Infer from this what you will, but if Aviary Attorney had been much longer than it was (I spent about two and a quarter hours on my playthrough), I probably wouldn’t have even finished it once.
It’s unfortunate, because the things it does well, it does very well. The artwork is lovely, and the sound design does a fantastic job of pulling together the serious with the silly. The writing, although a little pun-heavy for my personal taste, is inoffensive, and carries the plot along unobtrusively.
However, I felt that the mechanics of the game were at odds with the concept, and it really ruined the entire experience for me.
I certainly won’t claim to be an expert on the visual novel genre, and I realize that genre conventions as a whole are starting to slip away as developers continue to play with genre mash-ups, looking for the next hot combination. In this particular instance, I felt that the concept of tying the ability to make the “correct” choices in the VN portions to the adventure-game conventions of visiting the proper locations and successful pixel-hunting for clues detracted from the experience, and was an unsuccessful genre-blend here.
With everything being tied to a timer, if you missed something in a location, you either needed to reload a previous save, or be comfortable with the idea you might be missing a key piece of evidence when it was time to go to trial.
Some people might enjoy that the game allows you to make mistakes and the need to deal with the consequences, but I found it discouraging. In multiple cases, I knew the answer, but couldn’t prove it because I had failed to pick something up along the way. As a result, I was left blundering around for three attempts to choose the correct evidence, which I did not possess due to making an error in the investigation phase. I was not even give the option to back out – I had to progress through handing in three completely irrelevant pieces of evidence.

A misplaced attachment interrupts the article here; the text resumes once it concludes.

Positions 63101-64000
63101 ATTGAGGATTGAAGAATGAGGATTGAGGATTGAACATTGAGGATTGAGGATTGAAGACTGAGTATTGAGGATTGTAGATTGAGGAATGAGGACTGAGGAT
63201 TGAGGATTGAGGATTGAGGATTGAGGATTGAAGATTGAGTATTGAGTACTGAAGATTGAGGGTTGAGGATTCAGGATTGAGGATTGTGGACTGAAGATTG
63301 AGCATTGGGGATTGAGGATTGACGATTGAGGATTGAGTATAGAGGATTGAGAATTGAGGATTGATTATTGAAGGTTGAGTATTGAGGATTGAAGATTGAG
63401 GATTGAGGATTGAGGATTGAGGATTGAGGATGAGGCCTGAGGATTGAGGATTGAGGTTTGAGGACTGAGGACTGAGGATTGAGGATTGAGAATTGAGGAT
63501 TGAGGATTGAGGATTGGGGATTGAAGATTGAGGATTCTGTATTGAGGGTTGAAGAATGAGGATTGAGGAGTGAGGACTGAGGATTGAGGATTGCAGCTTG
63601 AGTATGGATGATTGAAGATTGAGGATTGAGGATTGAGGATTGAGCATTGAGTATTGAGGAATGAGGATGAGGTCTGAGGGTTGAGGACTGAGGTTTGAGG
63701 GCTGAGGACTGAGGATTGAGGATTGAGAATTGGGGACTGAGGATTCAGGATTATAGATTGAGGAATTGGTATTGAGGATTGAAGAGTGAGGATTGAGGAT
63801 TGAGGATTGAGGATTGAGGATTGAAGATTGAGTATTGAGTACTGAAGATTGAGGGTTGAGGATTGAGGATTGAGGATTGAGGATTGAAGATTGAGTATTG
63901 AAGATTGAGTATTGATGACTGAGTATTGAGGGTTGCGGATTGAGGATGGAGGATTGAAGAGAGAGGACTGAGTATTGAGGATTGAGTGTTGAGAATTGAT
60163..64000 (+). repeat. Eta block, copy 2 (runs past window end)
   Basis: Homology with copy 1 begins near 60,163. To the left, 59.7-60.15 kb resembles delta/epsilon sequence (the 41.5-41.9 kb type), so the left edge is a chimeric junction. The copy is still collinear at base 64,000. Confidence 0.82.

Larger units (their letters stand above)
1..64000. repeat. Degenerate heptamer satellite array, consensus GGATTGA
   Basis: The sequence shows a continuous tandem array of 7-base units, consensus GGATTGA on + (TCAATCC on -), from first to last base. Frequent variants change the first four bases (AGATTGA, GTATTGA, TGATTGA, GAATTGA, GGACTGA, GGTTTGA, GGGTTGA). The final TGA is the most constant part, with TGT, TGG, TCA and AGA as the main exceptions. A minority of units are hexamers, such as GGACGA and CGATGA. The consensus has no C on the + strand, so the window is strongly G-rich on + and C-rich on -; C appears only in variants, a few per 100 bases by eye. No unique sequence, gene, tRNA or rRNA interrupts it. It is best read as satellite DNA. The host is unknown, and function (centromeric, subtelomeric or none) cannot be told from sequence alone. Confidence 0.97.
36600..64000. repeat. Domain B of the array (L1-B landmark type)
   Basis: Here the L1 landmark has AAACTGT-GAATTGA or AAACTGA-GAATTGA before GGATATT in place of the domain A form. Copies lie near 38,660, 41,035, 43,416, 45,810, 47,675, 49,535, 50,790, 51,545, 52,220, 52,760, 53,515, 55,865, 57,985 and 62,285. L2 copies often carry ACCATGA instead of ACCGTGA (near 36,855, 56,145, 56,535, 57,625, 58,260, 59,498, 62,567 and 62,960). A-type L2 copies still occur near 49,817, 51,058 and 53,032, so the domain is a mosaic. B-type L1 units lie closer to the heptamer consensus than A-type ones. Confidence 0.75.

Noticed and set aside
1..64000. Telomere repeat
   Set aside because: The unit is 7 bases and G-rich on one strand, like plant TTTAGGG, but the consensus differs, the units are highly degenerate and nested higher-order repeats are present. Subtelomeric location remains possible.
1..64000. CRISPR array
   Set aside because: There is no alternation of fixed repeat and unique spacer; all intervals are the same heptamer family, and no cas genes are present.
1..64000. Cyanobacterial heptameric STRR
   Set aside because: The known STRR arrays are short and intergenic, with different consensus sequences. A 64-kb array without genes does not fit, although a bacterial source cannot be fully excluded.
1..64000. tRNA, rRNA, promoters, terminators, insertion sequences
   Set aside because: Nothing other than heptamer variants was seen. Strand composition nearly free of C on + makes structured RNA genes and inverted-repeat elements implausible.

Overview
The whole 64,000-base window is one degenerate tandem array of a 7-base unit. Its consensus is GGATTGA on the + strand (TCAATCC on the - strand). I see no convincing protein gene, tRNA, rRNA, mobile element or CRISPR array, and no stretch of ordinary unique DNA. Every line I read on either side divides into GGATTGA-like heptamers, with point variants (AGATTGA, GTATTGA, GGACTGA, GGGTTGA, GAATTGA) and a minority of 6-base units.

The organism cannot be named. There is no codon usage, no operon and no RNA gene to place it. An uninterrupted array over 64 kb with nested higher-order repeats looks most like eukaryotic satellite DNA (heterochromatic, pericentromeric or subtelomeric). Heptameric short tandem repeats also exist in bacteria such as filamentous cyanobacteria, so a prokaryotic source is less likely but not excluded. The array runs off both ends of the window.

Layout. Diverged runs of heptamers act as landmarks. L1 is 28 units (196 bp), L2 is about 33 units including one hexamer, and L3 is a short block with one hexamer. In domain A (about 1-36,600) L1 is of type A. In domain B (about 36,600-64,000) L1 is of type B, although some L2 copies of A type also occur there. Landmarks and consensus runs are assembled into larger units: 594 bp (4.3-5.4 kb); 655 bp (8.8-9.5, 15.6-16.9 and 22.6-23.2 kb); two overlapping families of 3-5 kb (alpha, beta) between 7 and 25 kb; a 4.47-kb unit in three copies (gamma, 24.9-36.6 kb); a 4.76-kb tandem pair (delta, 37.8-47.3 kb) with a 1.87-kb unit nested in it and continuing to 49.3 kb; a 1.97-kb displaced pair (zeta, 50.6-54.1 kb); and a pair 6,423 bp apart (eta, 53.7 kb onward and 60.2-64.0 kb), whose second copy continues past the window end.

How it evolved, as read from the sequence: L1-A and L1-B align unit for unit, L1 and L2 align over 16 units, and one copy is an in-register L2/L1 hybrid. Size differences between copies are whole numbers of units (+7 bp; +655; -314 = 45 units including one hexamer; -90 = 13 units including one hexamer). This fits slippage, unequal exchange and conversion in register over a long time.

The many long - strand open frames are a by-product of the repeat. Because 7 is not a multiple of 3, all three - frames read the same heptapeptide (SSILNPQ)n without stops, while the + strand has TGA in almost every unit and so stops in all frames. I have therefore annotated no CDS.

In a lot of ways, I felt as if Aviary Attorney intended to set the player up for failure, and while that might fit the darkly comedic narrative being presented, for me, it just didn’t feel good. Doing everything right in the first case was no more satisfying than doing everything wrong, and it just got worse from there. It’s unfortunate, because there was a lot of potential here, but it was wasted – too much time was wasted trying to be a point-n-click adventure, and it left me woefully under-prepared for the main course.
I bought Autonauts on at 75% off sale last holiday season, with every intention of installing and playing it right away. Instead, it sat in my library, uninstalled until recently – I had forgotten about it entirely until it showed up in the October Humble Choice. Then, just this past week, it was also in the Killer Bundle 14 on Fanatical, and I guess that was the thing that pushed me into finally giving it a whirl.
It’s an interesting concept – you build generic robots and then train them to copy your actions in order to automate production of your colony. The tutorial is kind of drawn out, and then you are tossed off the deep end without a rope. This isn’t me complaining because I don’t know how to program very well – although it’s true that I do not know how to program very well. I expected a learning curve there. Where I didn’t expect to struggle was in figuring out what the tools do, what kind of items go in what kind of storage, and so on.